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Following what is being called the “Letter of the 74,” where we asked the United States Congress to consider the possibility of further relaxing its economic restrictions and recognizing its citizens’ right to travel to Cuba, a rich debate has been launched in which arguments new and old are surfacing.
Who is right? Life will tell. In my humble opinion, the most helpful part of this is that finally Cubans, who to varying degrees and with different nuances expressed their dissatisfaction with the political situation in the country, have publicly let go of the burden of their prejudices and have been encouraged to distance themselves from a false unanimity.
Even the Communists are now doing it, although timidly, in the pages of Granma, where they diverge from each other on the sensitive issue of the privatization of services (without going to the extreme of calling each other traitors to the cause, or insulting each other). And if they can do it, there is nothing detrimental in political opponents of different stripes offering to expose their differences, whether of principal or simply of methods, in a civilized way,
These should not be discussions undertaken to determine a winner, but to find pathways. As we are finding our way in these disputes, we will need to be patient with some passionate people who prefer to discredit the bearers of an idea rather than refute their arguments.
Someday we will have more difficult discussions, for example: there is the issue of the death penalty and the dilemma between justice and forgiveness, and what about the presumed returns and the debate between those who want to maintain and those who want to dissolve one conquest or another. Let us learn now, later there will not be time.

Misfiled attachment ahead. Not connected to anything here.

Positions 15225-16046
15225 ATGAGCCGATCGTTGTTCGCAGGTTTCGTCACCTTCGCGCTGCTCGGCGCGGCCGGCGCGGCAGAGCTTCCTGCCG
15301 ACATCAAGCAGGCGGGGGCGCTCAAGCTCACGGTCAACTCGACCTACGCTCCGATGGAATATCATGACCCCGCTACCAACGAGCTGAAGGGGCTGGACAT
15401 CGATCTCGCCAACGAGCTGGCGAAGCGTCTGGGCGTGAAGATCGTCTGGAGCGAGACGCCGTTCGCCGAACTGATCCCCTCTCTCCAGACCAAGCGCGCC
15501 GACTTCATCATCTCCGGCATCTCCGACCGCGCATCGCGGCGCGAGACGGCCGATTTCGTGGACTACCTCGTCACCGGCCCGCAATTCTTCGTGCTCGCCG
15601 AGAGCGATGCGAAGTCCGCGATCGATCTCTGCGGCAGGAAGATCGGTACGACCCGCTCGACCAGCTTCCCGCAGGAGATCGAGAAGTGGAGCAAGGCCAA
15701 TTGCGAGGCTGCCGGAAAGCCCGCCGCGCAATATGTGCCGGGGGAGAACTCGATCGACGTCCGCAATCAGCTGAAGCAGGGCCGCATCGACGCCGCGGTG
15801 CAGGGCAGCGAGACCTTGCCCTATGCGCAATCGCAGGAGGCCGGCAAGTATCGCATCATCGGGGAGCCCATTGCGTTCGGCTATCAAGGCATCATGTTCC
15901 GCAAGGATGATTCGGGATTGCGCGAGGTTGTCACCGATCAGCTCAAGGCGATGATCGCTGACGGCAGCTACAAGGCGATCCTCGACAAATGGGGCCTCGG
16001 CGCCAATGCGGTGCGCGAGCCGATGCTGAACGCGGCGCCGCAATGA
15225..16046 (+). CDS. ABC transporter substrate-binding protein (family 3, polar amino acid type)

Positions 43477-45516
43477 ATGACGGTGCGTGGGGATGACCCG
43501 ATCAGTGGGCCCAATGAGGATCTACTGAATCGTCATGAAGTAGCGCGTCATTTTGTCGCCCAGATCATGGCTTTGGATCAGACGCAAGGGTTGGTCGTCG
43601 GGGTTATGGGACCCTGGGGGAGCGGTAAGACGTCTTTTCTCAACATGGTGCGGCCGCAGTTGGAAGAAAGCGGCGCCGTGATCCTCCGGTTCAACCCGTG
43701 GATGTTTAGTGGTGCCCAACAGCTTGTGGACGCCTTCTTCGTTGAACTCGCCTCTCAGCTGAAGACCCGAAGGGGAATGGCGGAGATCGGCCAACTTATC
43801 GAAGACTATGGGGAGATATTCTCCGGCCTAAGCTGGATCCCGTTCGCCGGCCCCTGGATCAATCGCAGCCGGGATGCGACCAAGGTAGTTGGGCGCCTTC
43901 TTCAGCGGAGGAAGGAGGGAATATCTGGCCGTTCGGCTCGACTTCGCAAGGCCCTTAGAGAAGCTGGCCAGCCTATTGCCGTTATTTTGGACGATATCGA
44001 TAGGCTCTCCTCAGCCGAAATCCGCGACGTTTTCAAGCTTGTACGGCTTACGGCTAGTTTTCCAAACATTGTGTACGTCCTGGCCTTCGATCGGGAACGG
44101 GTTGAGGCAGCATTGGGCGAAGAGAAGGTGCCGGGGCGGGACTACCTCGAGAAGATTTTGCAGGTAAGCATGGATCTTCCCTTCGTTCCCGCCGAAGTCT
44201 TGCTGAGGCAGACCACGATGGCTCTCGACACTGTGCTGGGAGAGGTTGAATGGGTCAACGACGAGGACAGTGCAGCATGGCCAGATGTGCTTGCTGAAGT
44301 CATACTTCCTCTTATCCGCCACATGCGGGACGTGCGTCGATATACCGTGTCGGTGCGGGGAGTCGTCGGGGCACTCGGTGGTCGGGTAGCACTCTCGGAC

One of points of greatest friction when Cuban issues are debated is what is referred to as the restrictions imposed on the island by the United States government. Laying out every imaginable nuance with regards to loosening or tightening these restrictions, will usually be a sign to bring out the conflicting factions: of those in exile, of the internal opposition, and of the policy toward Cuba of most countries.
Among the arguments most heard from supporters of a hardline approach is the metaphorical, which challenges any sign of goodwill on the grounds that this would provide oxygen to the regime.
A few days ago a letter to the United States Congress was circulated, signed by a representative sample of Cuban civil society, supporting easing the sale of food to Cuba and allowing American tourists to visit our country.
As expected, the document irritated the hardliners. I don’t pretend to be impartial on this theme, among other reasons because I am one of the 74 signers and because my entire family lives in this country: my mother, my sister, my children, my wife, my granddaughters and a huge number of cousins, nephews and nieces.
However hard the situation, none of them will go into the street to lead a social exposition, much less if they lack the argument that governmental inefficiency is principally responsible for their scarcities. While there is a blockade to accuse, while the least public limitation on trade potential exists, the fault will be imperialism’s, particularly if not a single gringo appears in these parts to allow us to verify his nature is not satanic.
In this aquarium there is a lack of oxygen and those who oppose pumping it in don’t take into account that they seek to punish those carrying the tanks on their backs, or the snorkels in their mouths, nor are they aware that the privileged have a monopoly on anything that appears breathable, and they share it out in accordance with the merits among those who toe the line of the politically correct.
They seem unaware that our rights have been kidnapped precisely in the name of the threat of asphyxiation, and what’s worse, contrary to their own logic, they forget that an atmosphere rich in oxygen favors fires and explosions.